The engine and caboose faded in the blur of the blizzard as the break was made in the track. “Take those bars and divide your men into batches of ten with foremen that can make signs, if they can’t talk English,” directed McCloud. “Work lively now, and throw this track to the south!”

Pretty much everybody––Japs, Italians, and Greeks––understood the game they were playing. McCloud said afterward he would match his Piedmont 129 hundred in making a movable Y against any two hundred experts Glover could pick; they had had the experience, he added, when the move meant their last counter in the game of mountain life or death. The Piedmont “hundred,” to McCloud’s mind, were after that day past masters in the art of track-shifting. Working in a driving cloud of grit and snow, the ignorant, the dull, and the slow rose to the occasion. Bill Dancing, Pat Mears and his foreman, and Stevens moved about in the driving snow like giants. The howling storm rang with the shouting of the foremen, the guttural cries of the Japs, and the clank of the lining-bars as rail-length after rail-length of the heavy track was slued bodily from the grade alignment and swung around in a short curve to a right angle out on the open ground.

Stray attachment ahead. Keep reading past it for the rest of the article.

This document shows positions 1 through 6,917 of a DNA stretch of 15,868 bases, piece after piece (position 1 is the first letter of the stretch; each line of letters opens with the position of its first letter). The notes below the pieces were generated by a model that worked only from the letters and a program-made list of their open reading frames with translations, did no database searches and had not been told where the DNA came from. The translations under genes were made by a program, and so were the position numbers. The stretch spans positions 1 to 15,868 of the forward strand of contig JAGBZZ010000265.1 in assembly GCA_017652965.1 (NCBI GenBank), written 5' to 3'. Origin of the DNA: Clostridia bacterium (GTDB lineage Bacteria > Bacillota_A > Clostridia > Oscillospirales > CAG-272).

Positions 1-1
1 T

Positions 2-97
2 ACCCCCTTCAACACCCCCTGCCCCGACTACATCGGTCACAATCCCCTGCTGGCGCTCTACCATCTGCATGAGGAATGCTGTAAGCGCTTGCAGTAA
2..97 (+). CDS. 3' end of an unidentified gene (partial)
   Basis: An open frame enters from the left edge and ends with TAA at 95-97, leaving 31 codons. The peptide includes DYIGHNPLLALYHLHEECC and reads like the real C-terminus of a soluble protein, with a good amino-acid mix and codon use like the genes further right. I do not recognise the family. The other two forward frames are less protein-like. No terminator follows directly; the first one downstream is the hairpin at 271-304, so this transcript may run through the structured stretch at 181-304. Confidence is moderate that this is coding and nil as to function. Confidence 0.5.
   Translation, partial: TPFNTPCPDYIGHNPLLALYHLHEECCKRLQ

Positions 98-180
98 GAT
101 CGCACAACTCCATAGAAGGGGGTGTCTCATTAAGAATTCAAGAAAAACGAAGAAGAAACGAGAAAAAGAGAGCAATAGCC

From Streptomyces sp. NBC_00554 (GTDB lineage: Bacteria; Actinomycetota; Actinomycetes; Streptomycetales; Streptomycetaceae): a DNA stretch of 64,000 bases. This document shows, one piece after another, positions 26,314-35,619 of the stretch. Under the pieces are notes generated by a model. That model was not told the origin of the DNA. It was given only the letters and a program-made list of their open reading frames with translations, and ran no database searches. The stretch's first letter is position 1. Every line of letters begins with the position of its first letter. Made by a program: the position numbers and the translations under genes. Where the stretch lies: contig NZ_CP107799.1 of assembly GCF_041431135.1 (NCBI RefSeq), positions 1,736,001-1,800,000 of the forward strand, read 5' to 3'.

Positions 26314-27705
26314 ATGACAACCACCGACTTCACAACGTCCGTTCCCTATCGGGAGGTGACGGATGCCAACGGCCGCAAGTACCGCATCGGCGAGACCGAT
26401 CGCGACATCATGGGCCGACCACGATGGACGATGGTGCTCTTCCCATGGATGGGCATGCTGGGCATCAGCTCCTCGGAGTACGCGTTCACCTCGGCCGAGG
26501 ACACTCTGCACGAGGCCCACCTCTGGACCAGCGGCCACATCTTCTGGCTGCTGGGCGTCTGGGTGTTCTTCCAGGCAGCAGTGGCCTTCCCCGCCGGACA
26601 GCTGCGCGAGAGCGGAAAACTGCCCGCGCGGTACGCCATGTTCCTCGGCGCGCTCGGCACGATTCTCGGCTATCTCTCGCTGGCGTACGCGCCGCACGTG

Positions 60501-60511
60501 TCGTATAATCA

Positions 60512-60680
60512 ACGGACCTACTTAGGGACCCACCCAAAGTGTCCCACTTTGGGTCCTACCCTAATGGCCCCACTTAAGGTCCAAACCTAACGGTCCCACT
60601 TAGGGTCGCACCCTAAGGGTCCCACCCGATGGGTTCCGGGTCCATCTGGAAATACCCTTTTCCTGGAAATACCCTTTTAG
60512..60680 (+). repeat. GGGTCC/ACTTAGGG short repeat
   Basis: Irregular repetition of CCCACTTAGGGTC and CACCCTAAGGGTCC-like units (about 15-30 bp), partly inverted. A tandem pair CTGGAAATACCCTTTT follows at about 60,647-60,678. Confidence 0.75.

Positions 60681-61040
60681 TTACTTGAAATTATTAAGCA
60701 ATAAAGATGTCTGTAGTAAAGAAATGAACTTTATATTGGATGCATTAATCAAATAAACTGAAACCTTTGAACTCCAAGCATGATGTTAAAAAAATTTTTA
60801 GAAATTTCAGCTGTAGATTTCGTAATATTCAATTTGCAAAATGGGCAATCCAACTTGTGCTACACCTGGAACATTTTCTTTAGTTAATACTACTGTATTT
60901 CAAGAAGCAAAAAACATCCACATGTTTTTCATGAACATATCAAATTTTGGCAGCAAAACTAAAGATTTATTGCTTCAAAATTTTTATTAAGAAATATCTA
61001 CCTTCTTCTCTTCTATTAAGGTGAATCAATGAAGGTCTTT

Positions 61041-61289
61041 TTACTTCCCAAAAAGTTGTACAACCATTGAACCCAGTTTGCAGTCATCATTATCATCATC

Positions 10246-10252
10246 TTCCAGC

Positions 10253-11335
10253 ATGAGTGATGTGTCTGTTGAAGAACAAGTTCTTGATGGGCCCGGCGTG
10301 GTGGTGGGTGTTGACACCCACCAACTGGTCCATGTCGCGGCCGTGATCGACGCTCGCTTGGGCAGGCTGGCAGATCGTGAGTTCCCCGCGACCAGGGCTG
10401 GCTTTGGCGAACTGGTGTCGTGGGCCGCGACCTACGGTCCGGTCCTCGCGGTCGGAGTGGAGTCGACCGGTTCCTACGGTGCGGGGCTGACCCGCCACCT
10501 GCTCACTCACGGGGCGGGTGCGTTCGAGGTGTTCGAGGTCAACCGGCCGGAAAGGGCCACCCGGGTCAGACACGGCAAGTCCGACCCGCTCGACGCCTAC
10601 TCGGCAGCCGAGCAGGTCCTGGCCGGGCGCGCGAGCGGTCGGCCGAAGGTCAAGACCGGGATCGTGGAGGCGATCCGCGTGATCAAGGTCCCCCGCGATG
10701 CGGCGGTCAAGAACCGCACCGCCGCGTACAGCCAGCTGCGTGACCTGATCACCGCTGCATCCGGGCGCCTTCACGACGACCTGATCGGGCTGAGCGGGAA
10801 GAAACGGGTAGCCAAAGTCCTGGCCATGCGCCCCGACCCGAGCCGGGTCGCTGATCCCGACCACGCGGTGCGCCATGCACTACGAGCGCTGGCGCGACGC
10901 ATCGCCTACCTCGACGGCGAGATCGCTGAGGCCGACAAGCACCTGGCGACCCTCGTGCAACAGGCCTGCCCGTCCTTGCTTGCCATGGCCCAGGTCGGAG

McCloud at last gave the awaited signal, and, with keen-eyed, anxious men watching every revolution of the cautious driving-wheels, the engine, hissing and pausing as the air-brakes went off and on, pushed the light caboose slowly out on the rough spur to its extreme end and stopped with the pilot facing the main track at right angles; but before it had reached its halting-place spike-mauls were ringing at the fish-plates where a moment before it had left the line on the curve. The track at that point was cut again, and under a long line of 130 bars and a renewed shouting it was thrown gradually quite across the long gap in the main line, and the new joints in a very rough curve were made fast just as the engine, running now with its pilot ahead, steamed slowly around the new curve and without accident regained the regular grade. It was greeted by a screeching yell as the men climbed into the caboose, for the engine stood safely headed into the teeth of the storm for Piedmont. The ten miles to cover were now a matter of less than thirty minutes, and the construction train drew into the Piedmont yards just as the telegraph wires were heating from headquarters with orders annulling freights, ordering ploughs on outgoing engines, and battening the division hatches for a grapple with a Christmas blizzard.